Each Jewish event is dated as having taken place during such-and-such year of the reign of such-and-such monarch, so the reigns of the Persian monarchs give us the approximate year of each major Jewish event. On the timeline, the Jewish events are shown above the horizontal axis, while the Persian monarchs are shown below.
I have not deviated from the accepted Persian timeline, except that I have only separated Ahasuerus and Artaxerxes by a dashed line, because I believe that they were a single person who reigned as two different kings. The doubled lines between the reigns of Cambyses II and Darius I and between the reigns of Artaxerxes and Darius II indicate short reigns of quickly deposed kings. This timeline is just the briefest of summaries. Here are more details....
Only Way the Trump Administration Will Be Successful in Fixing the Trade Deficit
An Open Letter to USTR Robert E. Lighthizer
The Only Way You and the Trump Administration Will Be Successful in Fixing the Trade Deficit is to LET TRADE FIX ITSELF! And Here is How.
Your Administration is in office in no small part because of its loud denunciation of international trade deals like NAFTA and the TPP and a pledge to fix the $0.5T annual trade deficit (really closer to $0.75T in actual goods). This is one area where the metrics are well established and failure to make at least a substantial dent in the trade balance will be easily visible to voters by 2020. And while economists may argue the relative importance of the trade deficit to our economy, it is hard to make the case that a net cash outflow of such magnitude does not hurt our economy, undermine domestic manufacturing, break essential supply chains and cost Americans millions of middle class jobs.
Unfortunately, the tools the you have in hand to balance trade are very limited. We are already seeing that jawboning doesn’t work as evidenced by a year-to-date trade deficit in 2017 that is almost 10% worse than 2016. And it is readily apparent to the clear-eyed observer that negotiations can make but a marginal dent in the trade deficit irrespective of the skill of the negotiator. In rough numbers, China exports 4 times as much to the US as it imports from us. Yes, four times! The same with Vietnam. Japan’s trade ratio with the US is over 2 and Germany’s is almost 2.5. (which belies the myth that we are bound to have a big trade deficit because we are a high wage country.), These countries understand that the trade balance does matter and in each case, the surplus with the US is an essential and strategically achieved component of their economy that they will not relinquish at a negotiating table.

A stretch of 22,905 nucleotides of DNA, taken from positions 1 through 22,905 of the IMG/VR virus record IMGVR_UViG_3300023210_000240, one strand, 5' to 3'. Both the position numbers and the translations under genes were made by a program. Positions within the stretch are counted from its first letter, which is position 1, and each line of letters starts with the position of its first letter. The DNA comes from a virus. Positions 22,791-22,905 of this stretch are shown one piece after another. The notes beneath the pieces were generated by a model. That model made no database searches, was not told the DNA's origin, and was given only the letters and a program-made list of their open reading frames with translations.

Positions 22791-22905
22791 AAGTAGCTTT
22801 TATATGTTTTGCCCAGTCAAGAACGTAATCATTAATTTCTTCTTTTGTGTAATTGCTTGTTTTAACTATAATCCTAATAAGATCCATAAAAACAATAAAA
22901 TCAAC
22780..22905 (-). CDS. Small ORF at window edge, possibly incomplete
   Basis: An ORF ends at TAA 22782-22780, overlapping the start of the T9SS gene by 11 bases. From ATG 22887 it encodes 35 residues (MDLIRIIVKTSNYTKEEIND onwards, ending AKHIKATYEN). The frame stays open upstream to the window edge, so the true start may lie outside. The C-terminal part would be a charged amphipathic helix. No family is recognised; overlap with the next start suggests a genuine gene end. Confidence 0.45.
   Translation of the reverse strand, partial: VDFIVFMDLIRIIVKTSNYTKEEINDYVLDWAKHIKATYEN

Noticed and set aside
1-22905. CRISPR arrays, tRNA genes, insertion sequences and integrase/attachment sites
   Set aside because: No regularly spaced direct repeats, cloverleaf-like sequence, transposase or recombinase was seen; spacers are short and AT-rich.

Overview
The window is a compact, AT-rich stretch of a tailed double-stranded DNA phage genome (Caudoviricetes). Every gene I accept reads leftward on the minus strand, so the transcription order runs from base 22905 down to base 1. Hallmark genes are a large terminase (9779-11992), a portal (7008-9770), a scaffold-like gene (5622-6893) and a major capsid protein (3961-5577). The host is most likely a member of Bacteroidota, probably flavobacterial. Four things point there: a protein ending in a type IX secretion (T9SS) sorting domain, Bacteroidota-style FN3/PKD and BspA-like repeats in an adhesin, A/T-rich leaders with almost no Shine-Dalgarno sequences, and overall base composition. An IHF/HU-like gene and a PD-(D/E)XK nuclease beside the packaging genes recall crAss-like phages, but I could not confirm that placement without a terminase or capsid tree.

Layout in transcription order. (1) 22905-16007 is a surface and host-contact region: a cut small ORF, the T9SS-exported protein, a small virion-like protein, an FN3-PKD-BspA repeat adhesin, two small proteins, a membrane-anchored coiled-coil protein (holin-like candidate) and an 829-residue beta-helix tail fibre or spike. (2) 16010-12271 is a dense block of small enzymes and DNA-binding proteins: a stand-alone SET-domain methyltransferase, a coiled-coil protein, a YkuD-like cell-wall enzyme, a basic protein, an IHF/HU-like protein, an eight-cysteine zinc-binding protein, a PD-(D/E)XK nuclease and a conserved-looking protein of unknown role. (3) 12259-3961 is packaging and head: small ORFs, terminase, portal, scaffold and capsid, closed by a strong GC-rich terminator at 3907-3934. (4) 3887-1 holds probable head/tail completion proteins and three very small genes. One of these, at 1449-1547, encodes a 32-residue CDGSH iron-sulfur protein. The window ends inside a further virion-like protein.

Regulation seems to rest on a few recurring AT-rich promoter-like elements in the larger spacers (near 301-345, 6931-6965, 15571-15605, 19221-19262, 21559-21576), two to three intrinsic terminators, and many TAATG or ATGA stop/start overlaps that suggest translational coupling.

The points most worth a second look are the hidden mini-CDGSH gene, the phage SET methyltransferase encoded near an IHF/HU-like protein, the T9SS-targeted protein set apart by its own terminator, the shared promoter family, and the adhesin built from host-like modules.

We hear proposals that we can fix the trade deficit by “prohibiting” or countering currency manipulation by our trade competitors, but currency manipulation is hard to identify, quantify and prove; to an objective observer, our own quantitative easing looked a lot like currency manipulation. And besides, trade experts have highlighted over 100 different ways other countries tilt the playing field their way irrespective of the words in trade agreements or WTO rules. Others have proposed a substantial (say 25% or more) flat tariff. But such an indiscriminant strategy would incur the wrath of the WTO and penalize our fair-trading partners like Canada and Brazil more than it would the Chinas of the world.